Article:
New late-breaking data showed that oral roflumilast treatment was both safe and efficacious against psoriasis, making it a potentially less expensive and convenient treatment alternative.
Treating moderate-to-severe plaque psoriasis with oral roflumilast led to substantial improvements in Psoriasis Area and Severity Index (PASI) scores compared to placebo, according to new data.1
This late-breaking data was presented by Alexander Egeberg, MD, PhD, at the American Academy of Dermatology (AAD) 2023 Annual Meeting in New Orleans, LA. Egeberg is a professor of dermatology at the University of Copenhagen and Bispebjerg Hospital in Denmark.
The drug is a targeted phosphodiesterase (PDE)-4 inhibitor, and PDE-4 is involved in psoriasis pathogenesis. That being said, the Egeberg and colleagues noted that the efficacy and safety of oral roflumilast for those with psoriasis is still unclear.
The investigators conducted a multicenter, randomized, double-blind, placebo-controlled study in which they randomized participants 1 to 1 to be treated with oral roflumilast (500 μg once-per-day) or a placebo.
The placebo arm of the study was switched to being treated with roflumilast at 12 weeks through to week 24. The investigators determined their primary endpoint would be a 75% or greater PASI score reduction from baseline at 12 weeks.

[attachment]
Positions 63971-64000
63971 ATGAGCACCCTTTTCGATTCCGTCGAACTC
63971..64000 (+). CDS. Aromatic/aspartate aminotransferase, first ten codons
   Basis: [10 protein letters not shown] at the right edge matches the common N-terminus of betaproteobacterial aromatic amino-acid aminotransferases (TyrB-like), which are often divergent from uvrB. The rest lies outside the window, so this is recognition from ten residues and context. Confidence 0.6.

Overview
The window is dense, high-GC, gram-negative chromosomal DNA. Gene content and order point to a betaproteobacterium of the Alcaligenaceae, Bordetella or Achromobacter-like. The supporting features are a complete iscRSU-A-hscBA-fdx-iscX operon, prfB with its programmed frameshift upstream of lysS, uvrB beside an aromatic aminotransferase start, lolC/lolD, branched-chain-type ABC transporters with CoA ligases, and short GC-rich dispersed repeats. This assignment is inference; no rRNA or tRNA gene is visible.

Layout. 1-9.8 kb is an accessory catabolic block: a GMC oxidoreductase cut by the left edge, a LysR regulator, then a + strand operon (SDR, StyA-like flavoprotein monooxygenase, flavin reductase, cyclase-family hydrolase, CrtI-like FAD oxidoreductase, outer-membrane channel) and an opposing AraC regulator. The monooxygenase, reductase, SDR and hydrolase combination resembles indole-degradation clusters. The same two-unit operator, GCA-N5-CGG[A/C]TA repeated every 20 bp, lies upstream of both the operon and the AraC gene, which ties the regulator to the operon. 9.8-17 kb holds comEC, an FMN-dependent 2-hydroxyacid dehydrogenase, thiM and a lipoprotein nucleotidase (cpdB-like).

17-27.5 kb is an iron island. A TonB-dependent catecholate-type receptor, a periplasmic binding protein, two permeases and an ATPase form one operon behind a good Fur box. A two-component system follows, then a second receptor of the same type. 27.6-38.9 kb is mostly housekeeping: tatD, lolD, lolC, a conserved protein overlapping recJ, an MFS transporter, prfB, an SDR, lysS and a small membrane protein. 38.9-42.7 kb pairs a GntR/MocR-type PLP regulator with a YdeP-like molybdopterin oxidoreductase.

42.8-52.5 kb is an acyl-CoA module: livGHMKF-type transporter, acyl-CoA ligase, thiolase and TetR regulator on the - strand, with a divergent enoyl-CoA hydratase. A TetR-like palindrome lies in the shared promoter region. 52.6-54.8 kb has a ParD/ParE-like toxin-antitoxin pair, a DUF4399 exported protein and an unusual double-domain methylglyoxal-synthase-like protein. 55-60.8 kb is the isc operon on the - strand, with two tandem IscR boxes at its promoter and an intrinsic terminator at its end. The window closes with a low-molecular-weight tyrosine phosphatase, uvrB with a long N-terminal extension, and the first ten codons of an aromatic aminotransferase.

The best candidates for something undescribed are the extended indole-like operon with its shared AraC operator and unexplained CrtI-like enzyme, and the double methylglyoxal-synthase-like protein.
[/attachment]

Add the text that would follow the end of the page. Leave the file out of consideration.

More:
The investigators ended up randomizing 46 total participants, finding that by 12 weeks 34.8% of treatment group participants were able to reach PASI75 compared to 0.0% of the placebo group. They also found 65.2% had PASI50, 43.5% had PASI75, 21.7% had PASI90, and 8.7% of patients had PASI100 responses at 24 weeks.
The investigators also noted that the most common adverse events reported in both arms of the study were weight-loss, headaches, transient gastrointestinal symptoms, and insomnia.
The investigators also concluded that, given this data, roflumilast may end up becoming a cheaper alternative therapy to other psoriasis drugs.